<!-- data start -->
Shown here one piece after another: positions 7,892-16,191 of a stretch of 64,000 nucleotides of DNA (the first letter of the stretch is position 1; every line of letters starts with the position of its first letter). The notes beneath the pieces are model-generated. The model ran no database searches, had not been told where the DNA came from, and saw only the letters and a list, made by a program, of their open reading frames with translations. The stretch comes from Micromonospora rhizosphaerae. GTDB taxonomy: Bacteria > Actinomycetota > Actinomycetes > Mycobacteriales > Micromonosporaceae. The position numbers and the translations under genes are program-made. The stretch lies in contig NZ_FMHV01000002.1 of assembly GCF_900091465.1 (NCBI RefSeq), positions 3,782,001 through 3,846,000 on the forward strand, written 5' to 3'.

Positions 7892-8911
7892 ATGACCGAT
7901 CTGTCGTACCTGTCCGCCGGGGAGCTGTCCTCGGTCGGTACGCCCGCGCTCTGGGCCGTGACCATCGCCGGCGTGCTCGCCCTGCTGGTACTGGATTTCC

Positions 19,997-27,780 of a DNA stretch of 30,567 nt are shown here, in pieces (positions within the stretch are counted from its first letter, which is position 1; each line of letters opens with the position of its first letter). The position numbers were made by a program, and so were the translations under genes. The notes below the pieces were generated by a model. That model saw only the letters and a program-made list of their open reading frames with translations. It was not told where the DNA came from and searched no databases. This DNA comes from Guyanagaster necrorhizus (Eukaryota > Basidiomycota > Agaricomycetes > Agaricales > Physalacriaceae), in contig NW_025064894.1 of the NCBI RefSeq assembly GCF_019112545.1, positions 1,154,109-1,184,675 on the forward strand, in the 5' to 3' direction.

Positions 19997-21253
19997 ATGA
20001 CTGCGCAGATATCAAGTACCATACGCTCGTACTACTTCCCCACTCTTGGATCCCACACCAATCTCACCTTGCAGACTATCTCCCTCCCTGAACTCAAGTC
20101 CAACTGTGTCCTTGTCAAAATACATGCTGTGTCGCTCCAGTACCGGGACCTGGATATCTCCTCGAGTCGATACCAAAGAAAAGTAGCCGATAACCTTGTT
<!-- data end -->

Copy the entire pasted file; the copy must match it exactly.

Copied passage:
Shown here one piece after another: positions 7,892-16,191 of a stretch of 64,000 nucleotides of DNA (the first letter of the stretch is position 1; every line of letters starts with the position of its first letter). The notes beneath the pieces are model-generated. The model ran no database searches, had not been told where the DNA came from, and saw only the letters and a list, made by a program, of their open reading frames with translations. The stretch comes from Micromonospora rhizosphaerae. GTDB taxonomy: Bacteria > Actinomycetota > Actinomycetes > Mycobacteriales > Micromonosporaceae. The position numbers and the translations under genes are program-made. The stretch lies in contig NZ_FMHV01000002.1 of assembly GCF_900091465.1 (NCBI RefSeq), positions 3,782,001 through 3,846,000 on the forward strand, written 5' to 3'.

Positions 7892-8911
7892 ATGACCGAT
7901 CTGTCGTACCTGTCCGCCGGGGAGCTGTCCTCGGTCGGTACGCCCGCGCTCTGGGCCGTGACCATCGCCGGCGTGCTCGCCCTGCTGGTACTGGATTTCC

Positions 19,997-27,780 of a DNA stretch of 30,567 nt are shown here, in pieces (positions within the stretch are counted from its first letter, which is position 1; each line of letters opens with the position of its first letter). The position numbers were made by a program, and so were the translations under genes. The notes below the pieces were generated by a model. That model saw only the letters and a program-made list of their open reading frames with translations. It was not told where the DNA came from and searched no databases. This DNA comes from Guyanagaster necrorhizus (Eukaryota > Basidiomycota > Agaricomycetes > Agaricales > Physalacriaceae), in contig NW_025064894.1 of the NCBI RefSeq assembly GCF_019112545.1, positions 1,154,109-1,184,675 on the forward strand, in the 5' to 3' direction.

Positions 19997-21253
19997 ATGA
20001 CTGCGCAGATATCAAGTACCATACGCTCGTACTACTTCCCCACTCTTGGATCCCACACCAATCTCACCTTGCAGACTATCTCCCTCCCTGAACTCAAGTC
20101 CAACTGTGTCCTTGTCAAAATACATGCTGTGTCGCTCCAGTACCGGGACCTGGATATCTCCTCGAGTCGATACCAAAGAAAAGTAGCCGATAACCTTGTT